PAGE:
In North America, Canadian cities continue to score highest with Vancouver (#3) ranking highest for overall quality of living, as well as sharing the top spot with Toronto, Montreal, Ottawa and Calgary for safety. Almost all US cities covered in the analysis fell in the rankings this year, with Washington DC (#53) the biggest faller. The exception was New York (#44), rising one place as crime rates in the city continue to fall. Detroit remains the US city with the lowest quality of living this year, with the Haitian capital of Port-au-Prince (#228) the lowest in all the Americas.
In South America, Montevideo (#78) again ranked the highest for quality of living, whilst continued instability saw Caracas (#202) fall another nine places this year for quality of living and 48 places for safety, making it the least safe city in the Americas. The quality of living remained broadly unchanged from last year in other key cities, including Buenos Aires (#91), Santiago (#93) and Rio de Janeiro (#118).
In the Middle East, Dubai (#74) continues to rank highest for quality of living across the Middle East, closely followed by Abu Dhabi (#78); whereas Sana’a (#229) and Baghdad (#231) rank lowest in the region. The opening of new recreational facilities as part of Saudi Arabia’s 2030 Vision saw Riyadh (#164) climb one place this year, and a decline in its crime rate and a lack of terrorist incidents over the last twelve months saw Istanbul (#130) rise four places.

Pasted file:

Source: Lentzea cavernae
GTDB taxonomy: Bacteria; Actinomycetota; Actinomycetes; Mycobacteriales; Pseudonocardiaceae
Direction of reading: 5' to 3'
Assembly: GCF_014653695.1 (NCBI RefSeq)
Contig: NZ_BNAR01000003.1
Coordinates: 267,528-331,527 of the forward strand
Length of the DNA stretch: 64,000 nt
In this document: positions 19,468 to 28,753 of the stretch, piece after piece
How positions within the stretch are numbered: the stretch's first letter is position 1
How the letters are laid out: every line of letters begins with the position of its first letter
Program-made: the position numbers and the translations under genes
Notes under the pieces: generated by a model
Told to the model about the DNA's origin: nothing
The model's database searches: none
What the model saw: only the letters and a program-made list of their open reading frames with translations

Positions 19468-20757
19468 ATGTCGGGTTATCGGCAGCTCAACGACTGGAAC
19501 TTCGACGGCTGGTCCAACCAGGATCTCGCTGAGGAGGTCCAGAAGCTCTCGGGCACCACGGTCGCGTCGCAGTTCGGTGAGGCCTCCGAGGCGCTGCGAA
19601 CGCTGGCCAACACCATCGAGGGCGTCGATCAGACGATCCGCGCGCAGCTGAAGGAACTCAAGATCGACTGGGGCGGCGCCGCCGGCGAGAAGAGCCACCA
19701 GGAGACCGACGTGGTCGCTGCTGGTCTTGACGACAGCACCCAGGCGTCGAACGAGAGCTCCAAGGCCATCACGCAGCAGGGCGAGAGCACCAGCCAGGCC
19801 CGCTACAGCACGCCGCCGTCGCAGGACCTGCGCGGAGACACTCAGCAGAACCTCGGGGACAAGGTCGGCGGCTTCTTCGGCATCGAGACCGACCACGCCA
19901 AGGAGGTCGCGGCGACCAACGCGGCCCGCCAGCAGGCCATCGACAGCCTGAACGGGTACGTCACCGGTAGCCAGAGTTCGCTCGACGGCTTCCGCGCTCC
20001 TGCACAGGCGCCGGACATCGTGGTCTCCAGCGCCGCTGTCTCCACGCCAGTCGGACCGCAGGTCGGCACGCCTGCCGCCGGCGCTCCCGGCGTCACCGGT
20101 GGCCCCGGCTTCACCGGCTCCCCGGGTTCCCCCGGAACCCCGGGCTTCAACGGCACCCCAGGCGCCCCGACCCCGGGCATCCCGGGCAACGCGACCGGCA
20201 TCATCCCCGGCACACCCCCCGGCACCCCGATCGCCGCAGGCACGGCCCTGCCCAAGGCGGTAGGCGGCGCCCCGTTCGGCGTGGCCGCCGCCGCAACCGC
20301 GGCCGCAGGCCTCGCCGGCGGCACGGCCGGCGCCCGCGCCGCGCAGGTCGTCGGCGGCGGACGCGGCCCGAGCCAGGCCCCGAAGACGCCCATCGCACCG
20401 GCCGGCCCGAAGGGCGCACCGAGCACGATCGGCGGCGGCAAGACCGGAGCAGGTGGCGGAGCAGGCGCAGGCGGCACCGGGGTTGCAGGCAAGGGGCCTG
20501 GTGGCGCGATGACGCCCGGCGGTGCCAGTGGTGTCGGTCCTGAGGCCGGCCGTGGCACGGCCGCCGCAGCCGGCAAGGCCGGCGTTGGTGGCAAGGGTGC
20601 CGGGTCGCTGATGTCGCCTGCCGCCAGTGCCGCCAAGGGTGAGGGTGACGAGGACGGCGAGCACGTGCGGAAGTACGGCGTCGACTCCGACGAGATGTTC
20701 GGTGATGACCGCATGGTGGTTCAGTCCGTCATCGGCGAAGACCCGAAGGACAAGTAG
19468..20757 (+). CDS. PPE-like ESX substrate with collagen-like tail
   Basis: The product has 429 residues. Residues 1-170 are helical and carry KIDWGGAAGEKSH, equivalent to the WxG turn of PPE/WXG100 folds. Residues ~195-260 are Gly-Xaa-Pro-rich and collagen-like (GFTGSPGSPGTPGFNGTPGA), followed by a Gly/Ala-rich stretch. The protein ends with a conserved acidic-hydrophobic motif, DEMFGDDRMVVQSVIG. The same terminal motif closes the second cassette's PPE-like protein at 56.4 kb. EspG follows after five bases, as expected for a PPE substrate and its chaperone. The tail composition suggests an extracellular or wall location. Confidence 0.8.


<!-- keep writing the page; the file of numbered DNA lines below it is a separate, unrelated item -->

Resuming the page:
In Africa, Port Louis (#83) was the city with the best quality of living and also its safest (#59). It was closely followed for overall quality of living by the South African cities of Durban (#88), Cape Town (#95) and Johannesburg (#96), though these cities still rank low for personal safety. Conversely, Bangui (#230) scored the lowest for the continent and also ranked lowest for personal safety (#230).
CHART – Taking into account 39 factors affecting the quality of living, Mercer has ranked the top five most desirable cities for international employees across world regionsSource: Mercer Quality of Living survey
In Asia, Singapore (#25) has the highest quality of living, followed by the five Japanese cities of Tokyo (#49), Kobe (#49), Yokohama (#55), Osaka (#58), and Nagoya (#62), and then Hong Kong (#71) and Seoul (#77), which rose two places this year as political stability returned following the arrest of its president last year.
Across South East Asia, other notable cities include Kuala Lumpur (#85), Bangkok (#133), Manila (#137), and Jakarta (#142); and in mainland China: Shanghai (#103), Beijing (#120), Guangzhou (#122) and Shenzhen (#132). Safety continues to be an issue in the central Asian cities of Almaty (#181), Tashkent (#201), Ashgabat (#206), Dushanbe (#209) and Bishkek (#211).
In Southern Asia, the Indian cities of New Delhi (#162), Mumbai (#154) and Bengaluru (#149) remained unchanged from last year’s ranking for overall quality of living, with Colombo (#138) topping the ranking. Chennai ranks as the region’s safest city (#105), while Karachi (#226) is the least safe.
Looking finally into the Pacific, New Zealand and Australia continue to rank highly in quality of living, with Auckland (#3), Sydney (#11), Wellington (#15), and Melbourne (#17) all remaining in the top 20. Australia’s major cities all rank within the top 50 for safety, with Auckland and Wellington topping the safety ranking for Oceania in joint 9th place.